Reverse Shoulder Replacement

Reverse Shoulder Replacement

The following information is a general overview of the process of a shoulder replacement. We hope you find this informative and educational, as the patient, about the process you are about to undergo. Shoulder Replacement surgery is not a “minor” surgery, and it is our belief the patient should be well educated and welcomed to ask questions. We hope this overview will help ease any anxiety in regards to surgery and serve as a guide to getting all your questions answered before and after surgery.

Remember, the following are only GENERAL guidelines and suggestions. Your surgeon will give you specific instructions that should be followed at all times.


A “Shoulder Replacement” has become a more common procedure over the past 15-20 years. During a shoulder replacement surgery the “worn out” (or broken) parts are replaced with artificial parts, called components or prostheses.

Most of the time the prostheses are designed to match the shape of the area being replaced (called an anatomic replacement), but sometimes the shoulder is damaged in such a way this is not possible. To help patient that are not able to have an “anatomic replacement” , a special prosthesis is use. This prosthesis reverses the shoulder, and is called a REVERSE TOTAL SHOULDER ARTHROPLASTY (RTSA). The reversed parts allow you to use the large muscles around the shoulder and hopefully decrease your pain which increase your function.


The normal shoulder is made up of the humeral head (top part of the arm bone) and the glenoid (the socket part of the shoulder blade). In a normal shoulder, the humeral head and glenoid are covered with “articular cartilage” on the surface which allows for smooth gliding of the joint with motion. The cartilage creates the space between the bones seen on X-rays. The rotator cuff muscles connect to the humeral head and assist with motion. These muscles are usually not fully intact or functioning when a RTSA is performed.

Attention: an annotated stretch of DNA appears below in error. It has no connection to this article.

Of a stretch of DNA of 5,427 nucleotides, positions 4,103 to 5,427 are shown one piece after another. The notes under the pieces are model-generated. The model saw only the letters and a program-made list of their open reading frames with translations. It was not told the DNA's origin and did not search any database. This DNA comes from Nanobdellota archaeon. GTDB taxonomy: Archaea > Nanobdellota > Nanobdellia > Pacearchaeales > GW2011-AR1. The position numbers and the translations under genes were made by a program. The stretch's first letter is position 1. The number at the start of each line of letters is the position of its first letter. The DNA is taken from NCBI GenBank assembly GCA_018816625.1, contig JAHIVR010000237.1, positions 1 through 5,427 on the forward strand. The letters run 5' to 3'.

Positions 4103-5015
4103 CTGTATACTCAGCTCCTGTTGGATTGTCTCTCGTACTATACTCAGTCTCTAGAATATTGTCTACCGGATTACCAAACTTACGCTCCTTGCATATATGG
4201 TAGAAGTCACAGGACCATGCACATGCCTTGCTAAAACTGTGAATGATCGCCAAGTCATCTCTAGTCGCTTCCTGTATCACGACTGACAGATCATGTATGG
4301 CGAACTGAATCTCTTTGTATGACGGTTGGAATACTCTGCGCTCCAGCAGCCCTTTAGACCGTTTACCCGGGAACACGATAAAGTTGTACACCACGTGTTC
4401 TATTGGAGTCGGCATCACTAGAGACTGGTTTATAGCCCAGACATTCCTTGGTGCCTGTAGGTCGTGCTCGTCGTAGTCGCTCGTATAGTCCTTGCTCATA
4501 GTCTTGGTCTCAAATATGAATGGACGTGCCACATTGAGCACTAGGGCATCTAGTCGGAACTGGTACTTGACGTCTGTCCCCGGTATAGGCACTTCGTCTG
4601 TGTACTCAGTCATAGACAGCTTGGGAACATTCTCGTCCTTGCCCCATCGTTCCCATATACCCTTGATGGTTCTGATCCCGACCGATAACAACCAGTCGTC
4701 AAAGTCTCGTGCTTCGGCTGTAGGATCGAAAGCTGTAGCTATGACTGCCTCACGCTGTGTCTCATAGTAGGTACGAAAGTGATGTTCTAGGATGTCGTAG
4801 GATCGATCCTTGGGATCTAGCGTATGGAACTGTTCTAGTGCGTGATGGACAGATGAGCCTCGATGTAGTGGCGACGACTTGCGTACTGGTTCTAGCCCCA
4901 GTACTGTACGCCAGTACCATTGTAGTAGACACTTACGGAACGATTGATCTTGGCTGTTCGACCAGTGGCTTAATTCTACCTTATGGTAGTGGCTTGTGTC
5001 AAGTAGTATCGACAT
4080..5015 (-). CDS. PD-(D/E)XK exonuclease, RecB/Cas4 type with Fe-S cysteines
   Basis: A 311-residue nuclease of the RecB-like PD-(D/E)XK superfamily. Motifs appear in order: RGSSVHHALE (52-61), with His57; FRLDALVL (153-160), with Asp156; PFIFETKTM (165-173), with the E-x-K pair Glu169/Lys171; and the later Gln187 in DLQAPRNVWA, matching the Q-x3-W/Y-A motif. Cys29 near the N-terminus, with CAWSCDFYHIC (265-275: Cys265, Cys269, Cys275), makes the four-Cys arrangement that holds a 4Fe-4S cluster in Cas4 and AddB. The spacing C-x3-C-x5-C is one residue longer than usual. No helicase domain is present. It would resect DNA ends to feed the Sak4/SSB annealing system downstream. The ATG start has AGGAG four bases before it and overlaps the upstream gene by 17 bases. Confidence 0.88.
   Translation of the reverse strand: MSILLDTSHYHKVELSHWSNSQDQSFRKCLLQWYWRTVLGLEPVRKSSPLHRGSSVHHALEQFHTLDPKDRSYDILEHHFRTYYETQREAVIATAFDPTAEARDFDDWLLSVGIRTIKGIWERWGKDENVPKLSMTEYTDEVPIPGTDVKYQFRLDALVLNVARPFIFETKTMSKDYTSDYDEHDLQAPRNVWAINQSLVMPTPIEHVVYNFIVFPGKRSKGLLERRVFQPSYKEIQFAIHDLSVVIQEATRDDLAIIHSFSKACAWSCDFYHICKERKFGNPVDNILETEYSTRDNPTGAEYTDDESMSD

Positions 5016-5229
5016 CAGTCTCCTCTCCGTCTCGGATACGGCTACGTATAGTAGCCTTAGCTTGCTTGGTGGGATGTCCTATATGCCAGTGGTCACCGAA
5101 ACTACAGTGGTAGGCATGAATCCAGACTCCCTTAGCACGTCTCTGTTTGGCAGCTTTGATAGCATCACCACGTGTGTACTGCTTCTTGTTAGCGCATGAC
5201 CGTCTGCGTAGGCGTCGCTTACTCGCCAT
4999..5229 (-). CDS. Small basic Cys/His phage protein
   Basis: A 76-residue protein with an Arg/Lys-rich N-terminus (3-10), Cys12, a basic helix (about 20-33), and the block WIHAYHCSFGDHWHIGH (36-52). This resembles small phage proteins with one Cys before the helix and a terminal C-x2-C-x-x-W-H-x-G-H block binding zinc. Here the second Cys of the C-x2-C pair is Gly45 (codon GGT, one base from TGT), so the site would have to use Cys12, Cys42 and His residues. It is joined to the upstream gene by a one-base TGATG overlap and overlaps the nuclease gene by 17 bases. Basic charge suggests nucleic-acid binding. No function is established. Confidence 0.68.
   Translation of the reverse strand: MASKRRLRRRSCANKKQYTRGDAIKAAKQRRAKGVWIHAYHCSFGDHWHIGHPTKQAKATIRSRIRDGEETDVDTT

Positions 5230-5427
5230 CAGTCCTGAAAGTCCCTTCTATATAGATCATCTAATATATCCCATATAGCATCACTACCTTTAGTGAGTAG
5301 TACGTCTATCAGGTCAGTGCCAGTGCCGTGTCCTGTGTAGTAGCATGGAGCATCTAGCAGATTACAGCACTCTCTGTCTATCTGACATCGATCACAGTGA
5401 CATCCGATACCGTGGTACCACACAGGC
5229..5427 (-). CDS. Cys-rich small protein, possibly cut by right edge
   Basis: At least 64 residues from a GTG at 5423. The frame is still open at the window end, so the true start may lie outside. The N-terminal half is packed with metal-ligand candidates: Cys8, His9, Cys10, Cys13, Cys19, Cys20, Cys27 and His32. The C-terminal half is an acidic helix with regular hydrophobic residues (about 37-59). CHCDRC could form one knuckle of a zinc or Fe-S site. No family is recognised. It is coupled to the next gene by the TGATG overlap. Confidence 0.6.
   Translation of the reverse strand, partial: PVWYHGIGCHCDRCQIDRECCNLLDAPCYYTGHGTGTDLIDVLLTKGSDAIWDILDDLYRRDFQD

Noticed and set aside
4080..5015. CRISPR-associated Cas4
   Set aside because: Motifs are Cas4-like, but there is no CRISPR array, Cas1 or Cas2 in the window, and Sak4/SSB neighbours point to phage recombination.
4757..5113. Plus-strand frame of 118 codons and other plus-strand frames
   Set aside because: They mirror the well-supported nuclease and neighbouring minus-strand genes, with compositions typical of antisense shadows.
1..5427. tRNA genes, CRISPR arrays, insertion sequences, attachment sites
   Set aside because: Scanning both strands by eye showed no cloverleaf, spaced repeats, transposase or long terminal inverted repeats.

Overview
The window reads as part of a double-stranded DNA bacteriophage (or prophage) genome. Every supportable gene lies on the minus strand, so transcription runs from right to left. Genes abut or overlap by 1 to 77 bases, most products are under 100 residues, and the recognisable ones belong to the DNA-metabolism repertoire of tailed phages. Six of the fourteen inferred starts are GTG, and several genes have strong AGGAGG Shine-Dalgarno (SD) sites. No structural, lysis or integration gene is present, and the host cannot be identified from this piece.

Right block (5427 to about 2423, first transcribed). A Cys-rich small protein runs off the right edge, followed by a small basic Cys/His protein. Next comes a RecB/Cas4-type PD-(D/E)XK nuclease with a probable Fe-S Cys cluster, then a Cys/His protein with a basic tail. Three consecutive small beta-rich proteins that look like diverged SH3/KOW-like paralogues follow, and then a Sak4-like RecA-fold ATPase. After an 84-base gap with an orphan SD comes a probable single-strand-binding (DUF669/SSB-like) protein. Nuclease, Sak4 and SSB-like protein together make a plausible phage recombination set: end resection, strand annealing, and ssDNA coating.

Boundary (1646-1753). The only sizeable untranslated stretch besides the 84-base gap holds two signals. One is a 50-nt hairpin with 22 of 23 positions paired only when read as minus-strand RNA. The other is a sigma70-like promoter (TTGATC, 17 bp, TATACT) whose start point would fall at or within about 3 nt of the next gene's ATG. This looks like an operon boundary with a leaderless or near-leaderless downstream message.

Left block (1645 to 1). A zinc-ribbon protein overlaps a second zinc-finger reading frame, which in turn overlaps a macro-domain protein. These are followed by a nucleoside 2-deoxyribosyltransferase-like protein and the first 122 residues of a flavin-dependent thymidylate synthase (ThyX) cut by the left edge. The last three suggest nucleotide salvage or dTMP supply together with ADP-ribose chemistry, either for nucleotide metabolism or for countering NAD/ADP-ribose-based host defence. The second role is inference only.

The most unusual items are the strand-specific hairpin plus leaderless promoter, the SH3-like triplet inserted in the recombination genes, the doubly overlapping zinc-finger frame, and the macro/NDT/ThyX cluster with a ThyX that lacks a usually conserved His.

With normal aging, the cartilage surfaces of all joints wear out. Sometimes this happens to the point there is no cartilage remaining and causes pain, dysfunction, and possibly deformity. Other processes, including rheumatoid arthritis, osteonecrosis, and fractures, can cause this process to be accelerated. As the cartilage thins out, the joint space seen on radiographs decrease to the point of “bone on bone”.

In addition to the shoulder joint’s cartilage being worn out, sometimes the rotator cuff muscles are damaged and cannot be repaired. This causes more limitations and pain. Over time, the humeral head gradually moved out of the socket and is in an elevated position (see pictures below).

For some patients, this process can be functionally limiting and painful, and for others this does not cause too much of an issue. When your pain and function begin to cause a decrease in the “quality of life”, that is when it is time to consider shoulder replacement surgery and discuss it with your physician.



There are three types of shoulder replacement.

  1. Hemiarthroplasty (partial shoulder replacement): with this procedure only the humeral head is replaced. This is commonly done for younger patients, and to treat fractures of the shoulder.
  1. Total Shoulder Arthroplasty (total shoulder replacement):with this procedure BOTH the humeral head and the glenoid (socket) are replaced. This type of replacement are beyond the

scope of this handout. Your physician will give you a different handout if this prosthesis is an option for you.

  1. Reverse Shoulder Arthroplasty (“reverse” arthroplasty):with this procedure the humeral head and socket are replaced, but reversed.


During surgery, your surgeon will expose your shoulder very carefully. After the exposure, the humeral head is removed, and the humerus (arm bone) is hollowed out to allow the prosthesis to fit inside your arm bone. The humeral component is made out of metal and contains a “socket”. The original bony socket is then smoothed out and a plate with screws is put on the socket, and a metal ball is then attached to the new socket. This is how the shoulder is “reversed”. (see picture below)

Your skin incision is then sewn closed and a sterile dressing is placed. A shoulder immobilizer is applied and you are awoken from anesthesia and taken to the Recovery Room.

Reverse Shoulder Arthroplasty: a socket is placed where the ball used to be, and a new ball is attached to the old socket